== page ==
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Article
April 1993

National Outcomes of Penetrating KeratoplastyRisks of Endophthalmitis and Retinal Detachment

Author Affiliations

From the Wilmer Ophthalmological Institute, Johns Hopkins University Hospital, Baltimore, Md (Drs Aiello and Javitt and Mr Canner); and the Worthen Center for Eye Care Research, Georgetown University Medical Center, Washington, DC (Dr Javitt).

Arch Ophthalmol. 1993;111(4):509-513. doi:10.1001/archopht.1993.01090040101041
Abstract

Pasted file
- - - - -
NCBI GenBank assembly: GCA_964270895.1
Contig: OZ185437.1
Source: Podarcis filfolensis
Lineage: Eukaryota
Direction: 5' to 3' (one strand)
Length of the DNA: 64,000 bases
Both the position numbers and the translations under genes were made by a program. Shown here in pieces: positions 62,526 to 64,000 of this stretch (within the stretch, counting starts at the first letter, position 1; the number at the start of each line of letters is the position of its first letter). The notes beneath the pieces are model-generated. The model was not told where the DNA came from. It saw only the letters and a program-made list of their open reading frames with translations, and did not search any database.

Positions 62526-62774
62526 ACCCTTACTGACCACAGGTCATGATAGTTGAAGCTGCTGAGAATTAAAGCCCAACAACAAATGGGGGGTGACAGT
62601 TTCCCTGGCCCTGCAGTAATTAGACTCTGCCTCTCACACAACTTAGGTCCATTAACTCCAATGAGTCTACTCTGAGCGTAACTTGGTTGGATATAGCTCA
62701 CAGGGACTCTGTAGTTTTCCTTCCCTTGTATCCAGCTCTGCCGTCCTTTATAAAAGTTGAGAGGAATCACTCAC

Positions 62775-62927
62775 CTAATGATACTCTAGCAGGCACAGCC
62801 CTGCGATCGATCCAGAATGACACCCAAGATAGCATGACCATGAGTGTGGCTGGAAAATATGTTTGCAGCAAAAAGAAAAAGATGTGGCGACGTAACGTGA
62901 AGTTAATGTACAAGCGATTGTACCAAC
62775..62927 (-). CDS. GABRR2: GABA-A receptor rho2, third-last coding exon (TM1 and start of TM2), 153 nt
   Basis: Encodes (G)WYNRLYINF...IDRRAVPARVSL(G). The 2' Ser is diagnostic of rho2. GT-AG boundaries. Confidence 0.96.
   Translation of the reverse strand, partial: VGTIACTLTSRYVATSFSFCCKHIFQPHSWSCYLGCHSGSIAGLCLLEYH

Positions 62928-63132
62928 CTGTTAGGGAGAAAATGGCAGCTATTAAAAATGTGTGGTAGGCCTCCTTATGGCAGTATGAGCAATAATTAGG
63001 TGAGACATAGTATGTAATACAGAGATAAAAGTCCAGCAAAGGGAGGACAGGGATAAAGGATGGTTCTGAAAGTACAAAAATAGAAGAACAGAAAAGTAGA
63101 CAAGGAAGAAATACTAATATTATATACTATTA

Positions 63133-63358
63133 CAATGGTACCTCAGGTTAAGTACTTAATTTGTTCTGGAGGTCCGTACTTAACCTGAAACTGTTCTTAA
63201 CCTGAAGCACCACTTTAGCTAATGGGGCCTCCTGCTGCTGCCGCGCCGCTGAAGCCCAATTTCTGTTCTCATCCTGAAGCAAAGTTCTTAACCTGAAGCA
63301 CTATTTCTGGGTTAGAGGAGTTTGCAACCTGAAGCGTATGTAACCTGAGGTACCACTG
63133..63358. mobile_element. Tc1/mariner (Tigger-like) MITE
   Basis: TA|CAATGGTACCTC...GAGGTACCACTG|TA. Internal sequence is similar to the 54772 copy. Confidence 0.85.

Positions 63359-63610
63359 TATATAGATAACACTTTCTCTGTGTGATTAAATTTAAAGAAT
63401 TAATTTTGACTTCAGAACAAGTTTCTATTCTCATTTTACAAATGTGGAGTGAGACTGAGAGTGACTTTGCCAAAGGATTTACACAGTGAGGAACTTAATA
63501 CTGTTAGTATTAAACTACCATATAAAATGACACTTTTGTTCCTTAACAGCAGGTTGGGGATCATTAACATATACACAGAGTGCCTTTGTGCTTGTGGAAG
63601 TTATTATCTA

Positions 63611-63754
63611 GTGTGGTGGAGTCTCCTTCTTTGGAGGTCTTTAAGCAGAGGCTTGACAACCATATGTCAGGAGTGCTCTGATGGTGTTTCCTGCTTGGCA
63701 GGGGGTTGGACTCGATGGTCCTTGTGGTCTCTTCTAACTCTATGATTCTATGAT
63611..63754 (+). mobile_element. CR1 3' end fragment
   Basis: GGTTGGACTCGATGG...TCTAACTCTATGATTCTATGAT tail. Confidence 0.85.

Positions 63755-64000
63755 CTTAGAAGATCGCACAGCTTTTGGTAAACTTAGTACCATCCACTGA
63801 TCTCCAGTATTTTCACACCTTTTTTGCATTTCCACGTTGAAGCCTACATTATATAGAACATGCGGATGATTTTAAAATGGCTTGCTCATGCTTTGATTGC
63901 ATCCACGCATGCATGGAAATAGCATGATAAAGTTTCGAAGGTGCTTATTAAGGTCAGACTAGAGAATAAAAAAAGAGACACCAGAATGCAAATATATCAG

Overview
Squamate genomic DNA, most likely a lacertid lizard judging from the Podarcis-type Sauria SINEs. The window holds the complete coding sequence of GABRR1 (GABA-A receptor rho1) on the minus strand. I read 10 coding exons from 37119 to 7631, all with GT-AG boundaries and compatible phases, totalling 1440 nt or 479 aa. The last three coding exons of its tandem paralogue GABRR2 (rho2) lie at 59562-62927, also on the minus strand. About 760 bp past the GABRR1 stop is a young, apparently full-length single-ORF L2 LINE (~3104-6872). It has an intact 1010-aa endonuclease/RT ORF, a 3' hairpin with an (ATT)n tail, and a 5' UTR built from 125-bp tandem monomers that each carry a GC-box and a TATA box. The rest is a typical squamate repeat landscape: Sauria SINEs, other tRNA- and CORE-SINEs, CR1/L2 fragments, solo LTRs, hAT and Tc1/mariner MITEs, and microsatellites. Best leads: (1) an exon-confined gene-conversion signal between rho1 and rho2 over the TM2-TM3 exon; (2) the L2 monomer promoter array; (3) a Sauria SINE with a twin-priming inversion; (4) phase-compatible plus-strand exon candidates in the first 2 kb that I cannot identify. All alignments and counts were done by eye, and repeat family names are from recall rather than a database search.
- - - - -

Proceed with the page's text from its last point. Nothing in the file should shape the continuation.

• We studied rehospitalization for endophthalmitis or retinal detachment (RD) in 40 351 Medicare beneficiaries who were admitted to US hospitals for penetrating keratoplasty (PK) between 1984 and 1987. This cohort represents 56.5% of all PKs performed during this period for recipients of age to receive Medicare benefits. Penetrating keratoplasty was combined with intracapsular cataract extraction in 1188 patients (2.9%) and with extracapsular cataract extraction in 7038 patients (17.4%). Anterior vitrectomy was performed in 8428 patients (20.9%). The risk of rehospitalization for endophthalmitis within 6 months of PK was 0.77%. Concurrent anterior vitrectomy increased this risk to 1.03% (P=.004). The risk of rehospitalization for RD within 2 years of PK was 1.85%. Concurrent anterior vitrectomy increased this risk to 2.49% (P=.0001). Combined PK and intracapsular cataract extraction demonstrated a 3.9-fold increased rate of RD compared with PK and extracapsular cataract extraction (P=.0001). Anterior vitrectomy with PK and extracapsular cataract extraction increased the risk of RD 4.3-fold compared with PK and extracapsular cataract extraction alone (P=.007). Men were at a 68% higher risk of RD than women (P=.0001). The risk of rehospitalization for endophthalmitis following PK is five times higher and the risk of RD two times higher than that reported following cataract surgery. Anterior vitrectomy, however, results in similar risk increases following either surgery.

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